Posts Tagged ‘
Monday, October 7th, 2013
2 years, 10 months.
Saturday morning after we watched Chitty Chitty Bang Bang for the 23rd time, I’ll mention more about that later, Mommy and I decided it was time for you, I mean, our family, to burn off some extra energy at Granny White Park- or as you call it, “The Dinosaur Park.”
(It has like three different plastic dinosaurs you can climb on.)
I thought we were going to the playground to actually play, but once we got there, all your jittery energy strangely transformed you into a sluggish state of wonder.
You decided you wanted to “people watch” instead.
And I have to admit- there was a lot to see. Nearby, there was a birthday party going on in which all the little boys were dressed up in superhero costumes.
“Daddy, there’s two Spidermans?” you asked.
You didn’t want to go down the slide, or crawl through the tunnel, or even try out the cool pirate ship teeter-totter.
However, you were willing to let Mommy and me push you on the swing, which is the most passive activity to do at the park; other than sitting on the plastic dinosaurs and watching the other kids have fun.
Seriously, you looked so sad.
I get it that you may have just been a little bit intimidated by all the other kids you didn’t know.
Or maybe that, like me sometimes, you just felt like being philosophical and introspective.
But after about 12 minutes of you being the swing, I myself was getting antsy.
So with the superheros now playing behind you where you couldn’t see them anymore, I suggested we move around a bit- in the form of a family walk.
After about five steps, you said it:
“Mommy! Hold me!”
You clearly weren’t too tired to walk. The whole point in us being there was for you to burn off all the extra energy you had back at the house.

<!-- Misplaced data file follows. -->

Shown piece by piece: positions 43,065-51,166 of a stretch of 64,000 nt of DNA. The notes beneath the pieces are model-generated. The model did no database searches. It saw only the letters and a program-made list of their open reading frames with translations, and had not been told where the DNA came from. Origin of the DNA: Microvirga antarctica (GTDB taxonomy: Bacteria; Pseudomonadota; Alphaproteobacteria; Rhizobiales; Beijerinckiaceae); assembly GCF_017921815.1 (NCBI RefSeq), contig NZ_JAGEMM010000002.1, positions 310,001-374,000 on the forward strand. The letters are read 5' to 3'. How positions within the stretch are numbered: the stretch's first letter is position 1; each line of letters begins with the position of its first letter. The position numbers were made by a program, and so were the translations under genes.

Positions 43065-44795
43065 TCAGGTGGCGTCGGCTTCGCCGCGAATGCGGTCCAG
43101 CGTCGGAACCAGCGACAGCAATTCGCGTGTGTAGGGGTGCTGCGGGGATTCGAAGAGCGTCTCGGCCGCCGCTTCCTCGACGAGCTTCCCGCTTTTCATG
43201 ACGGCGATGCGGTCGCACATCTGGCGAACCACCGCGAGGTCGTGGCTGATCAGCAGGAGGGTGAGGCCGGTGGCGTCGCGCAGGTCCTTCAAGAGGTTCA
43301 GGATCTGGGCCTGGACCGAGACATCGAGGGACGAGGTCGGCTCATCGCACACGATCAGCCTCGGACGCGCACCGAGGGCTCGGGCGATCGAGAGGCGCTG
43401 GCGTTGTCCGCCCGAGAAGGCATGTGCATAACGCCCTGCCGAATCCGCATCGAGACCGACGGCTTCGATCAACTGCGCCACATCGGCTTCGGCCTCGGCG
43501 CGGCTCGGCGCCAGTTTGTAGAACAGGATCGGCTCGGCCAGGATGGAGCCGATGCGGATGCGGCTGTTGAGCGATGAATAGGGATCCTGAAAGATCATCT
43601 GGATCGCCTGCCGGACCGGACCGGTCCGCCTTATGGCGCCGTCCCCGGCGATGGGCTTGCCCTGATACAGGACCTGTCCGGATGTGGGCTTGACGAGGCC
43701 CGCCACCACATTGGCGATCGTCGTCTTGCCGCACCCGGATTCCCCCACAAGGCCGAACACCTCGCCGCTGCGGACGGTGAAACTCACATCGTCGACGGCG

So I grabbed you and ran far into the vacant soccer field, therefore forcing you to have to run; either because I was chasing you or you were chasing me.
For about a minute.
Then you made your way to Mommy again and it was back to sitting in the swing. And sitting on the dinosaurs.
Oh well, I tried.
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Sunday, May 19th, 2013
2 years, 6 months.
Twenty years ago in 1993, as a 12 year-old boy, I got to see Jurassic Park in the movie theater with my dad. It was the most life-like experience I’ve ever had in regards to believing I was actually seeing real dinosaurs.
As for you, your version of that happened last weekend when Mommy and I took you to the Nashville Zoo. You finally got to meet a real “dinosaur,” as promised. (An iguana, to be exact.)
Though you enjoyed finally getting to see one, as promised and hyped up, you told me your favorite animal was actually, of all exotic things, the turtle.
(Maybe it’s because our last name is Shell and turtles have a shell?)
You brought a red lowrider truck with you as your companion.
Somehow, from the beginning of our zoo visit, you assumed that in order for the thing to be legitimate or official, you were obligated for each zoo animal to see your truck.
It was like getting your passport stamped. You had to have each new animal hear your offer to play with them.
Impressively, we ended up seeing every animal in the entire zoo in an hour and 25 minutes. Your concept of going to the zoo is like mine of going shopping: Get in, get it, get out!
But of course, along the way, you did have time to unintentionally (?) heckle the zoo animals:
“Hey Tiger! I ride you?”
“Hey Meerkat! Wanna play with my red truck?”
Fortunately, you never seemed too bummed out when the animals stared in the other direction while you sincerely tried to befriend them.
Oh well, we ended up buying a family season pass to the zoo, so this wasn’t your only chance to befriend the (hopefully) enchanted creatures of the forest.
Most importantly, you still believe that dinosaurs are alive and well.
I care less about you losing faith in Santa Claus or the Easter Bunny.
Or even Mickey Mouse.
But if you still believe that dinosaurs exist, I believe I can assist in keeping your childhood wonder alive even longer.
Randomly enough, the zoo helps with that.